By: Hillel Fuld
1. When did commodity trading start and how?
The futures commodity market has been around since the rice futures were traded in Japan back in the 18th century. Some historians provide an even earlier date based on findings that primitive Persian societies traded commodities such as olive oil, spices, and more. The United States first saw commodity trading in the mid 19th century with trading of corn in Chicago and Cotton in New York.
With the industrial revolution came a growing need for a higher standard of living as well as a larger quantity of food. The new technology and the ability to developer more efficient tools, kept up with the growing population and eventually called for more agricultural storage, better transport methods, as well as more efficient distribution of goods.
In the beginning the cash markets were able to cope with the growing demands, but the increase in quantity eventually led to the economies dependence on the futures markets with its uniform pricing and delivery. Purchasers of commodities were now able to protect themselves against fluctuating prices that were a result of higher supply during harvest and shortages that occurred prior to harvest.
2. What does a futures contract mean and how is it different than a standard contract?
The majority of commodity trades in the commodity market are sold as a futures contract. What this means is that both sides of the trade agree upon a future date, time, and place for the delivery of the commodity. The price fluctuation that occurs from the day the trade is established until the agreed upon date is where the risk factor plays a role. If the agreed upon price is lower than the market value of the future date, the buyer has made a profit. If the agreed upon price is higher than the future market value, then the seller can benefit from a profit they would otherwise not have seen.
3. Why is the commodity market an attractive investment?
There are various reasons one would invest in the commodity market. A unique characteristic to both Forex and commodity trading is the available leverage. While stock traders can generally purchase a stock worth $10,000 by investing that same amount, in Forex and the commodity market, you can trade with a very low capital and open positions worth ten, 50, and even 400 times that amount. An additional benefit of the commodity market is that unlike the stock of a company, no matter how bad the situation gets, commodities will also retain some value. There is no such thing as a commodity going bankrupt. Lastly, the commoditiy market is regulated by the Commodities Futures Trading Commission as well as the National Futures Association, both bodies responsible for retaining the integrity of the commodities market.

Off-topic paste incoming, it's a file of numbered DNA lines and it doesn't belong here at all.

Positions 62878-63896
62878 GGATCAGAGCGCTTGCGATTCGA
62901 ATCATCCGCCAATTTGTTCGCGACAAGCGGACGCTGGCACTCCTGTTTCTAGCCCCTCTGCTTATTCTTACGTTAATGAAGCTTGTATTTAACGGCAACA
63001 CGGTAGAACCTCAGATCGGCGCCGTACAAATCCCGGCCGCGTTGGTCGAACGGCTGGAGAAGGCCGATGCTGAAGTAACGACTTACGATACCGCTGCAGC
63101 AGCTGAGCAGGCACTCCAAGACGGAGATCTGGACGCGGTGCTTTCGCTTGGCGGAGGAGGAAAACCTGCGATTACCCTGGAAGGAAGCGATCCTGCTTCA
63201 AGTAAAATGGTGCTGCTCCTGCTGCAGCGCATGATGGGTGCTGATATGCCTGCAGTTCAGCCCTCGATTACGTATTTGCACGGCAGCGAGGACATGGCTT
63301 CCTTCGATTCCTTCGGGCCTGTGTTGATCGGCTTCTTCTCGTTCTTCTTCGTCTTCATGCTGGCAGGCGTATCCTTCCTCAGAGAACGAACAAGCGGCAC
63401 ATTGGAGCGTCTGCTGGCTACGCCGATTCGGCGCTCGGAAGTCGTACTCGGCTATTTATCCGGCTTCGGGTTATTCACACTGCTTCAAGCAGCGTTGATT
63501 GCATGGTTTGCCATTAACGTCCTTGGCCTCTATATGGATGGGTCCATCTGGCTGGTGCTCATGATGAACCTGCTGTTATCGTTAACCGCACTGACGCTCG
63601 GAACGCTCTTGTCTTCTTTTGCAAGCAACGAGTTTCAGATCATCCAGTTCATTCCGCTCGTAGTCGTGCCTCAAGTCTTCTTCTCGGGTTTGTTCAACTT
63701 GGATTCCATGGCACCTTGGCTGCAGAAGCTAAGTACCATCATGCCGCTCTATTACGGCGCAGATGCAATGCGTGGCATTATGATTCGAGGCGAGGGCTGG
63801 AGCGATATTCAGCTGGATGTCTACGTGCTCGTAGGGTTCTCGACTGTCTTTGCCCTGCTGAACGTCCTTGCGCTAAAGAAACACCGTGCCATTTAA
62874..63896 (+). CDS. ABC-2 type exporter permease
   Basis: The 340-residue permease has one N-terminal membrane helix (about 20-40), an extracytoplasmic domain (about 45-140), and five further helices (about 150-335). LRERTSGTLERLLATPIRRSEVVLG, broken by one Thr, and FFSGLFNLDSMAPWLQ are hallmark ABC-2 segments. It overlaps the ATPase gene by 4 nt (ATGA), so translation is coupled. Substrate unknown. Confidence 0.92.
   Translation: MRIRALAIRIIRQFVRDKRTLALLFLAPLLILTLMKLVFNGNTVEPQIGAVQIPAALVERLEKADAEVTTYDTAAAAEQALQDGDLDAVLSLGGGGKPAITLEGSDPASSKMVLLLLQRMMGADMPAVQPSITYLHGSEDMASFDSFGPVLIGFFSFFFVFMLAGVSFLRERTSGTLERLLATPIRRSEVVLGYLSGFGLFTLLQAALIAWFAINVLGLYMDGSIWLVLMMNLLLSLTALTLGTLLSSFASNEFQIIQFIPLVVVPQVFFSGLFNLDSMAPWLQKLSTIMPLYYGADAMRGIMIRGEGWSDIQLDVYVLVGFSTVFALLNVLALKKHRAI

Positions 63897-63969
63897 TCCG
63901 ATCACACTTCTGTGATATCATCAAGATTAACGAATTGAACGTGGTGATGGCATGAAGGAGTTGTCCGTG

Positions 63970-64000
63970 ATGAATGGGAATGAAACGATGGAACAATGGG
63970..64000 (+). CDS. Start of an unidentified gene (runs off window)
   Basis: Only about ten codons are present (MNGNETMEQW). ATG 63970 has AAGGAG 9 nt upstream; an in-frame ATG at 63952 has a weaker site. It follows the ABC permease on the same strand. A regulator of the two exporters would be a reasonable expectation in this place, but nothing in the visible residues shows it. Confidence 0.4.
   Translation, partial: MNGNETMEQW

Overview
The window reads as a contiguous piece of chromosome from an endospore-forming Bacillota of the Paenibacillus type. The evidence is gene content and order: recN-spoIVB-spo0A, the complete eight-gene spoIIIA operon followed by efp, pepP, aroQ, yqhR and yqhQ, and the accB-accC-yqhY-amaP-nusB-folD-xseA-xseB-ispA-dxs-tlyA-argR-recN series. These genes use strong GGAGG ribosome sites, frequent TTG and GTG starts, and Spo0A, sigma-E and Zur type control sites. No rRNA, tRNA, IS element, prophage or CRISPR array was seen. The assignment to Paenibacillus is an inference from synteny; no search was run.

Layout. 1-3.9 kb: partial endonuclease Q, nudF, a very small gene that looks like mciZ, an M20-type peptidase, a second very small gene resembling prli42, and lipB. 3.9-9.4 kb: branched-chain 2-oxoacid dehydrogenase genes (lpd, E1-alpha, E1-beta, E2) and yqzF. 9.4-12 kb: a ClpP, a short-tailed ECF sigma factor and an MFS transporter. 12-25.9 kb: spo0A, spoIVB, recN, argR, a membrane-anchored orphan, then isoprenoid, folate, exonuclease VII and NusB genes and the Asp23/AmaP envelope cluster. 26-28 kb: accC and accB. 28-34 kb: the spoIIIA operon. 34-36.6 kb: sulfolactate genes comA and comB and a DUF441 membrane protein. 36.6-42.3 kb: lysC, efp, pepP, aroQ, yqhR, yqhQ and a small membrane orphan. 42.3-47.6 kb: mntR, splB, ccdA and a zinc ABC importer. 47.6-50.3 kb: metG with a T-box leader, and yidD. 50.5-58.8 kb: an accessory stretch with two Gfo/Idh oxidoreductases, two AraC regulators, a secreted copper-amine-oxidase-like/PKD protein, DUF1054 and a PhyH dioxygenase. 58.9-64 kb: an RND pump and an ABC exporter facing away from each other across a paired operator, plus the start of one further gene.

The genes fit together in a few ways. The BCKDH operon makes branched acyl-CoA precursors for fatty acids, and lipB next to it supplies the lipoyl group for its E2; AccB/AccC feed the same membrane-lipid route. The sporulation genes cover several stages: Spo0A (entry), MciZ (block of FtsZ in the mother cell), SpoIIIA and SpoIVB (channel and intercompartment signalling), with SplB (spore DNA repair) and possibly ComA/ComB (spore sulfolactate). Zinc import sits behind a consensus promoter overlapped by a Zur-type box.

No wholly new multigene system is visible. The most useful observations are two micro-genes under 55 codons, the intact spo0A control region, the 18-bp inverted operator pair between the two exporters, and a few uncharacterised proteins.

4. What is Hedging and Speculating in Commodity Trading?
These two terms are the principles that guide the commoditiy market. On the one hand, you have hedging, which is the ability to shift your risk. To illustrate this point, we can take an example of a large company selling rice to stores and restaurants. If this large company had to swallow the risk of a decreasing value of rice, they would encounter regular losses and would thereby be forced to raise their prices. If, however, an external player is willing to guarantee a certain price for their rice, irrelevant of the market’s value in the future, that large company can reduce its risk, and thereby reduce its prices. This company is hedging, by transferring the risk of rice value decrease to another player. That other player is speculating. He/she is counting on the fact that the price of rice will in fact increase, thereby guaranteeing a profit I they purchase the rice at the price they are offering. These are the two sides of coin and they are what keep the commoditiy market alive and kicking.
5. Do you actually ever see the commodity you are trading in the commodity market?
In most cases, the commodity you are trading never actually gets seen or handled by either side. In fact, the commodity is not what is really being sold here, but rather a guarantee or a contract to buy or sell the commodity at a future date. Most commodity traders have no intention of buying or selling the actual commodity, but rather profiting from fluctuating prices by going long or short with the commodity of choice.
These are some of the most commonly asked questions when first encountering the commoditiy market. There is a lot more to learn before becoming an expert on this market, but these fundamental principles will give you a head start in your commodity trading.